You will often find when creating an interior for a private residential client that there will be elements from their existing space that they want to keep. This means that you then have to work your design ideas around these pieces in order to create a cohesive look. Sometimes this is a piece of furniture or a family heirloom, but what if your client is a collector?
Collecting is something that is part of some people’s nature and you will find these objects are very important to display within a collectors home. Hopefully nobody will ever come across a client who is a hoarder but there are a lot of unusual collections out there that need to be displayed and this is a challenge that you may need to overcome.
Here are some ways that an interior design scheme had been influenced by the display of collections. We can also look to retail and museum design for ideas on how to display objects in a thought provoking and visually appealing way.
One of the most common forms of collection is usually artwork or photographs. This is probably the easiest type of object to display however there are a few things you need to consider. In this image on the right you can see that the imagery is used almost like wallpaper in this space, a great idea but not always appropriate for the space. You can go a bit more daring with the amount of imagery on walls as long as the room is big enough, with plenty of natural light. This will become the feature of the space so nothing else should be visually competing within the rest of your design scheme.
Here is a great tip for creating a smaller picture walls from onekinddesign.com
Simply cut out pieces of paper roughly the same size of the pictures you want to hang and stick them loosely on the wall. This will allow you to decide the placement before putting in any picture hooks. Take a photograph of each option to decide the best placement.
Other things to consider include
- Depth of frames/ canvases
- Colour of imagery
- Colour and type of frame
- Content and subject of pictures
There are lots of other different types of collections that you can display using wall space.
Vintage cameras are mounted to the wall with frames around them to give them some uniformity in their placement.
As a designer it is your job to think creatively on how collections can become part of an interior design scheme. This bottle cap collection has been cleverly made into a kitchen splash back which gives them a practical use as well as a visual presence.
Looking to retail design for inspiration, this brilliant design for storing Lego blocks would work well for a child’s bedroom. Created by Design Time Limited this wall installation is part of their UK store roll-out.
The Aesop Chelsea store in New York includes thousands of pages from the Paris Review all over its walls and ceiling. The founder of the store wanted to use his personal collection to give this branch a unique character so that each shop interior looks different and not uniform like chain stores.
If wall hanging is not an option for displaying a collection then furniture and other bespoke free-standing options could be considered.
Books are quite a common item to collect and this simple idea of colour gradients can create a more ordered and striking look. (top)
Colour coding can also be used to highlight key colours within objects and link the collection to the furniture it is displayed in. This project by Design Nehez shows how they have taken a client’s collection and created a bespoke display solution to create a features of the stairwell. (Left & Right)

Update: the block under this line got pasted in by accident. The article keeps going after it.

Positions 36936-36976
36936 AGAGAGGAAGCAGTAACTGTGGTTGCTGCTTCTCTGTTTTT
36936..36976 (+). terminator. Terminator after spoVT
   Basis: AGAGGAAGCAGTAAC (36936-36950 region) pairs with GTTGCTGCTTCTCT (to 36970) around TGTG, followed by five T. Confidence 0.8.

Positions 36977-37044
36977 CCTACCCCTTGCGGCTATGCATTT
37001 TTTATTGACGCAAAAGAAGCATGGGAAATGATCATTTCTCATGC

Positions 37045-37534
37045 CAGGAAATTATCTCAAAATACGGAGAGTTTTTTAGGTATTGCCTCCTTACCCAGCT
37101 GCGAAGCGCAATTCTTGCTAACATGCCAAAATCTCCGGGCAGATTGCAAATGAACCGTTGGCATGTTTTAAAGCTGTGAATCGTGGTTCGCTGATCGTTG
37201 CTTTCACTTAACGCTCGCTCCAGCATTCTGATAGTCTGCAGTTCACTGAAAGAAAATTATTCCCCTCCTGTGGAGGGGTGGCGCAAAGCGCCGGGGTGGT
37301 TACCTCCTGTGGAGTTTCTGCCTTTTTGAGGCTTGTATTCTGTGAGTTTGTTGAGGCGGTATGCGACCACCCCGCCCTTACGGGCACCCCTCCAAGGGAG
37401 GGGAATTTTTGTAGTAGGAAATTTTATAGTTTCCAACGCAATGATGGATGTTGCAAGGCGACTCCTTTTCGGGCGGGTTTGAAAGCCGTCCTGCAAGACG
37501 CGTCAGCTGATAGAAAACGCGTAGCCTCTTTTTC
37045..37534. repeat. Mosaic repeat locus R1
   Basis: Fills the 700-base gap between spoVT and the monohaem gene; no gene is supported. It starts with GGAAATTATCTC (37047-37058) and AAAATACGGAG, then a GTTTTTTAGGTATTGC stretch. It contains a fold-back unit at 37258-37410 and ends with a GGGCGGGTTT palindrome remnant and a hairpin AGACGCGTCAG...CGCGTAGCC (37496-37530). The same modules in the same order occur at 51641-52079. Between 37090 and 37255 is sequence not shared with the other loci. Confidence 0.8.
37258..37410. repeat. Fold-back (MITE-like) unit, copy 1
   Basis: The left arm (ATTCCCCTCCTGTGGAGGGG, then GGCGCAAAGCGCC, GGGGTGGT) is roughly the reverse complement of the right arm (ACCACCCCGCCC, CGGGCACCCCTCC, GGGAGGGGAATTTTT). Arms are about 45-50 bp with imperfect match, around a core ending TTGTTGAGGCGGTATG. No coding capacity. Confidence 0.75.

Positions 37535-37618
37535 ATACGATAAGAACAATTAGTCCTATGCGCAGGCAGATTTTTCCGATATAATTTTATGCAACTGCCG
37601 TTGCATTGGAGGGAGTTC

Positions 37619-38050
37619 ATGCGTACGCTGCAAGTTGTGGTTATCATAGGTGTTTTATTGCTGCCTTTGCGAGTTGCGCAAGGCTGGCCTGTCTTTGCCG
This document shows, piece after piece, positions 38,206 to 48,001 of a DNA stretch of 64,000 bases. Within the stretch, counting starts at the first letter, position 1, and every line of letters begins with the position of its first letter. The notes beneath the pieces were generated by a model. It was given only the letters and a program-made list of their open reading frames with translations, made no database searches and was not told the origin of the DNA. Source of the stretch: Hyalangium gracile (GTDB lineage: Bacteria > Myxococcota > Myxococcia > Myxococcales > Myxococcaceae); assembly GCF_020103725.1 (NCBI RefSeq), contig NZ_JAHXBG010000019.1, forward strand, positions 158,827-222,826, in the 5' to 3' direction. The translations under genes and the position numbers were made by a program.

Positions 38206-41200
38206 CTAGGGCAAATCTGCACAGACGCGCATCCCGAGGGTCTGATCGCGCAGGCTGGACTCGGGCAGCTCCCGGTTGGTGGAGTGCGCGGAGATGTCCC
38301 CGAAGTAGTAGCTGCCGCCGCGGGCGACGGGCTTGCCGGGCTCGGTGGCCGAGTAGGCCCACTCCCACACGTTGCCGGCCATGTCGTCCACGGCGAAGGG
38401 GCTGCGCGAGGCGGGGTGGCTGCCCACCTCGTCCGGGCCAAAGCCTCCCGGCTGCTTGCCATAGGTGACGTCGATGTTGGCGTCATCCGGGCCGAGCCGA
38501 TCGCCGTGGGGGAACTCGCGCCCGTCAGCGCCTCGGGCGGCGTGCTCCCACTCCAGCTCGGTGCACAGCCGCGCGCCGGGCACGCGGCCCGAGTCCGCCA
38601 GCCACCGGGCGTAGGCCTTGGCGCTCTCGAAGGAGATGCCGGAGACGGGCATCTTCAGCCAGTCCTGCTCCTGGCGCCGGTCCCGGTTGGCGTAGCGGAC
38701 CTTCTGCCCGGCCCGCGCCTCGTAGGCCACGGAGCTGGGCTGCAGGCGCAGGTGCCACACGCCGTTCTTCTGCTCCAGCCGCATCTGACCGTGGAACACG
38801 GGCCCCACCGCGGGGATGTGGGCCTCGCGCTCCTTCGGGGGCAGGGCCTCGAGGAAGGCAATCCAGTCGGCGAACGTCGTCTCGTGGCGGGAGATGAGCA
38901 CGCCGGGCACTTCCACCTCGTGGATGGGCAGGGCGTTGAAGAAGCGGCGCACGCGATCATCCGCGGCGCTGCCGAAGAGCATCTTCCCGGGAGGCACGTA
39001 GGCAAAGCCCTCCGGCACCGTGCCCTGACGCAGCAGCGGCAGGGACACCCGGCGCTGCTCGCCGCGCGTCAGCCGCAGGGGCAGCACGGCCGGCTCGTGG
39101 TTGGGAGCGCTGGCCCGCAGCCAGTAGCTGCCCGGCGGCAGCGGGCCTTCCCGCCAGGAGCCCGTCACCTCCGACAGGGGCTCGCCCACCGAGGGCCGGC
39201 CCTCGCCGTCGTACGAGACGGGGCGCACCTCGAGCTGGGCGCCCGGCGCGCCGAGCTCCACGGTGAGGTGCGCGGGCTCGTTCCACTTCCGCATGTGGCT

You can also use areas like side tables and mantle pieces to display a collection. This is easily achieved by splitting up the collection into key groups and distributed around the room. Don’t forget about some of the more unusual spaces that perhaps could be utilised to display objects, under stairs, around windows, even inside furniture itself!
Creating a scheme can be greatly affected by a collection of objects. It is something a client will want you to consider within your design to help bring their personality to the space. It is also something you can use to bring, colour, depth and visual interest to a design.
Remember it is always an important question to ask the client if they have any personal objects that they want to keep. Make sure it is not something which comes as a surprise to you when the project starts!
WHITNEY DEAL (2009) Collection1 [Online Image]. Available from: http://www.darlingdexter.com/darling-dexter/2009/3/19/wall-collections.html [Accessed:21/01/14].
1 KINE DESIGN (2013) Art-Gallery-Wall-Ideas-00-1-Kindesign [Online Image]. Available from: http://www.onekindesign.com/2013/10/11/58-stylish-ways-transform-ordinary-walls-art-gallery-walls/ [Accessed:21/01/14].
ALLISON VERDOORN (2011) bottle cap splashback [Online Image]. Available from: http://www.onekindesign.com/2013/10/11/58-stylish-ways-transform-ordinary-walls-art-gallery-walls/ [Accessed:21/01/14].
CAPREEK (2013) Vintage cameras [Online Image]. Available from: http://www.curbly.com/users/capreek/posts/14905-cool-collections-10-creative-ways-to-display-your-collectibles#jump [Accessed:21/01/14].
DESIGN TIME UK (n.d) Feature Display Wall [Online Image]. Available from: http://designtime.uk.com/portfolio [Accessed:21/01/14].
DEZEEN (2013) Aesop-Chelsea-New-York [Online Image]. Available from: http://www.dezeen.com/2013/12/23/aesop-chelsea-boutique-is-shrouded-with-copies-of-the-paris-review/ [Accessed:21/01/14].
ANN PORTER (2007) Bookshelf1 [Online Image]. Available from: http://annporter.wordpress.com/2007/09/10/new-way-to-organize-your-books/ [Accessed:21/01/14].
DESIGN NEHEZ (n.d) Allens Lane [Online Image]. Available from: http://designnehez.com/allens-lane// [Accessed:21/01/14].
COCO (2012) vogue coffee table [Online Image]. Available from: http://www.cococozy.com/2012/01/ways-to-make-perfect-coffee-table.html [Accessed:21/01/14].